Futuristic tree designed
He heads a research team looking at new tree growing systems funded by an MBIE (Ministry of Business, Innovation & Employment) Science and Innovation programme, Future Orchard Planting Systems, which takes the idea of tree structures back to first principles in an attempt to makes gains in yield.
Stuart says currently the best orchards in New Zealand yield around 100 tonnes per hectare using just over half of the available light. Using vastly different growing systems which intercept 90% of the available light could yield a theoretical 169 tonnes per hectare.
The apple “super orchard” to capture this much light will have a planar two-dimensional system with trees planted close together.
Stuart says the first prototype has 3 metres between trees, and 1.5 or 2 metres between the rows. There will be a tree density of 1,667 to 2,222 trees per hectare, with 16,670 to 22,220 vertical stems per hectare. The vertical stems would be just 30 centimetres apart in the row, with vertical fruiting stems up to 3.5 metres high with no branching.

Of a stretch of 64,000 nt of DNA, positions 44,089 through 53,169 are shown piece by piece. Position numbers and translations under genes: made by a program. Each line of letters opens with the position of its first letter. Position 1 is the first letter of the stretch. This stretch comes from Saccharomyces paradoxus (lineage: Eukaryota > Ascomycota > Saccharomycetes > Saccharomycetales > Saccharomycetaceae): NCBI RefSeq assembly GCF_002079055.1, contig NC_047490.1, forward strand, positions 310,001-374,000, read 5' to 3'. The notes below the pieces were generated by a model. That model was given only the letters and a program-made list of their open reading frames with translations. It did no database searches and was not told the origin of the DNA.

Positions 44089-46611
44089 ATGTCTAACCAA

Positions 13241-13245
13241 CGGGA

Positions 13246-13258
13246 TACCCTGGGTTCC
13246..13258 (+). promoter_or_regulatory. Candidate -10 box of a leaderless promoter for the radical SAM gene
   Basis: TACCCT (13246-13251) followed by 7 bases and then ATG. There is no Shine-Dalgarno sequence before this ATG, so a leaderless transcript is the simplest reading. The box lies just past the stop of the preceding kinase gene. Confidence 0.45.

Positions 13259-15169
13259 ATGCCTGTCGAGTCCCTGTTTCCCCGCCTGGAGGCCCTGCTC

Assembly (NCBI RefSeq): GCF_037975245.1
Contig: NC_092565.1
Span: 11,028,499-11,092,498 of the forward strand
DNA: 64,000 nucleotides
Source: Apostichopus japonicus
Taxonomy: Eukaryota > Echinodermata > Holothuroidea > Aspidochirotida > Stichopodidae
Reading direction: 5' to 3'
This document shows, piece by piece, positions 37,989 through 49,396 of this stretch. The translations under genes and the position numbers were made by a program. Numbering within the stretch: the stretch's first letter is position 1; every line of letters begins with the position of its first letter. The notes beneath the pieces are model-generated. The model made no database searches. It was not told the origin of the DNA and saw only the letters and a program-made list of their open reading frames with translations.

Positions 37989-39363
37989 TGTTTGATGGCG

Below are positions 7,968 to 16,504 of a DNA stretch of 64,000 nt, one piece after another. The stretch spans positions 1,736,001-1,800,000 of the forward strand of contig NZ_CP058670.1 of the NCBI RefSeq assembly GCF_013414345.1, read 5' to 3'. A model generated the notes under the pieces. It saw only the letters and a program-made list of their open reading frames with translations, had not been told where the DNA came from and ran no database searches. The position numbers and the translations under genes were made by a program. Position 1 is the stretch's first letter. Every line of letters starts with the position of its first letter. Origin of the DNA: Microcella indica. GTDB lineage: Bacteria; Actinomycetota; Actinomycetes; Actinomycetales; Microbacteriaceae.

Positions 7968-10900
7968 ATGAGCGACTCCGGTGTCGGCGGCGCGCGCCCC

“We don't care if conventional machines won't work, this would be at the forefront of a whole new production system requiring new machinery.” The bi-axis system produces 30% more dry weight of fruit. Prototype orchards are being planted in Hawke's Bay and Nelson with various apple varieties, and the new Prevar crunchy pear variety Piqa Boo.
Research is also being conducted into ways to make existing blocks highly productive. Royal Gala on M9 can be improved from 100 tonnes per hectare to 130 tonnes per hectare using new techniques such as Artificial Spur Extinction. This is a new management technique that reduces the number of flower buds in the tree canopy. The process copies natural bud abortion that occurs in apple trees.
Other research is also being carried out into dry matter content in fruit, to promote better tasting fruit. The research project A Juicy Future is working on tastier fruit profiles, and the relation of sugar to acid and volatiles.
Remodelling the basic shape of an apple tree to intercept more light could lead to vast gains in yield, Dr Stuart Tustin, lead scientist at Plant & Food Research, believes. “This would be at the forefront of a whole new production system requiring new machinery.”